Impression management strategies: the effects of attribution and presentantion order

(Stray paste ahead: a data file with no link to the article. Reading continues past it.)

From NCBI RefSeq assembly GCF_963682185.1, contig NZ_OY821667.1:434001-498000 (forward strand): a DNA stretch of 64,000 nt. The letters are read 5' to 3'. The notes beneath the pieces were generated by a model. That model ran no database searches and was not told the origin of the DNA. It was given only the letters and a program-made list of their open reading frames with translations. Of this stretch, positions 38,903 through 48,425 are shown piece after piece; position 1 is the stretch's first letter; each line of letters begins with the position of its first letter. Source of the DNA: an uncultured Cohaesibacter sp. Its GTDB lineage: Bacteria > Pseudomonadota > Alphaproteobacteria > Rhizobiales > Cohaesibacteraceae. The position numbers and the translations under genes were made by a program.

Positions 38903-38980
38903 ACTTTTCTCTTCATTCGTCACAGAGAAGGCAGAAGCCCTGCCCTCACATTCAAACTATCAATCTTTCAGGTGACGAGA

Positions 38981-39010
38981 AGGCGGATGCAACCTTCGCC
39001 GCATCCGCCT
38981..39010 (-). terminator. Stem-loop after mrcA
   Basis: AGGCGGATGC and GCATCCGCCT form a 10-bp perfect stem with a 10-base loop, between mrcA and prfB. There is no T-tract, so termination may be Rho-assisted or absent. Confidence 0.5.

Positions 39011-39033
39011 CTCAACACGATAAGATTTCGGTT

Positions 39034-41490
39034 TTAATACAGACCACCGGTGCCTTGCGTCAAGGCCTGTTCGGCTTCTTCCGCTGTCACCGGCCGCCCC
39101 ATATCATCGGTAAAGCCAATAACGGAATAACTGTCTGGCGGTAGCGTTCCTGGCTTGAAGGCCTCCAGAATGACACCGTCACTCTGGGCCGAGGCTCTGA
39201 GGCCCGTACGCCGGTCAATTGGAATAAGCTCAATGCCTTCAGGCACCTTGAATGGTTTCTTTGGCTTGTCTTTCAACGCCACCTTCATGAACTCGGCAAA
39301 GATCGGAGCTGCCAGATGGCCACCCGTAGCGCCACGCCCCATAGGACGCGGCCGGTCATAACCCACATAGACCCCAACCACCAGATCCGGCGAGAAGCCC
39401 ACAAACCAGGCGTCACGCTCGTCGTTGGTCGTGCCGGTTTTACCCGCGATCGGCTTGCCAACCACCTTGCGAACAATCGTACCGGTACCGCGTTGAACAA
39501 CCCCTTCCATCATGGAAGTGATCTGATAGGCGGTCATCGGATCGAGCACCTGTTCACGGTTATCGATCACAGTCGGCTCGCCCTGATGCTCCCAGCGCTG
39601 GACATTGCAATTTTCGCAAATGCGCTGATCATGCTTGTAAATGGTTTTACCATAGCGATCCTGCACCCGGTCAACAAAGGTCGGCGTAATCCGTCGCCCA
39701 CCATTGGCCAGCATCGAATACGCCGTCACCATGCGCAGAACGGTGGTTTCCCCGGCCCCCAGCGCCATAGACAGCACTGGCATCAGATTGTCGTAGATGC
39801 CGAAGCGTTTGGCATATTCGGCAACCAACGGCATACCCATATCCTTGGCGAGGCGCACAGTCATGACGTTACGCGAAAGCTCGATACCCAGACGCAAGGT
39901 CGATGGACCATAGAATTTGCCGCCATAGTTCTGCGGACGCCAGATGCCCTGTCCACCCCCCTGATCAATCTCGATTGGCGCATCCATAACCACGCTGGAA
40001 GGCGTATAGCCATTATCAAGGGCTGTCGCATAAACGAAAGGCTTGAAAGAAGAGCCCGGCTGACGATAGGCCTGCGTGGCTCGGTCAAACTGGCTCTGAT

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Purpose - This research analyzes how corporate narrative disclosure can be manipulated by preparers of accounting information to create a favorable impression of the company through an examination of two different impression-management (IM) strategies: (i) attribution, and (ii) ordering or physical location of information. Design/Methodology - We conducted a 4×2 mixed-design experiment to examine the impact of attribution and optimal direction of information order on earnings forecast and the impression created about the company. Findings - Results show that the favorable report read first, without attribution, positively affects the investor, and that the favorable information read first, with attribution, undermines the positive effect. Conversely, presenting unfavorable information, with attribution, first, minimizes the impact of this information. Our findings confirm self-promoter’s paradox idea. We also tested a sandwich and an interspersed ordering (control) group; these had the worst results. In a mediation analysis, we found that perceived impression about the company mediates the relationship between information and decision-making. In addition, our results show a significant difference in decision-making influenced by users’ characteristics. In a robustness test, we tested credibility of information as an alternative explanation, finding that credibility was not an alternative explanation for investors’ decision found in the experiment. We conclude by offering suggestions for further study of IM. Originality – To our knowledge, this is the first study that analyses the effects of both attribution and ordering strategies at the same time. Literature has addressed both strategies separately but has not discussed their interactive effect. This research addresses this gap.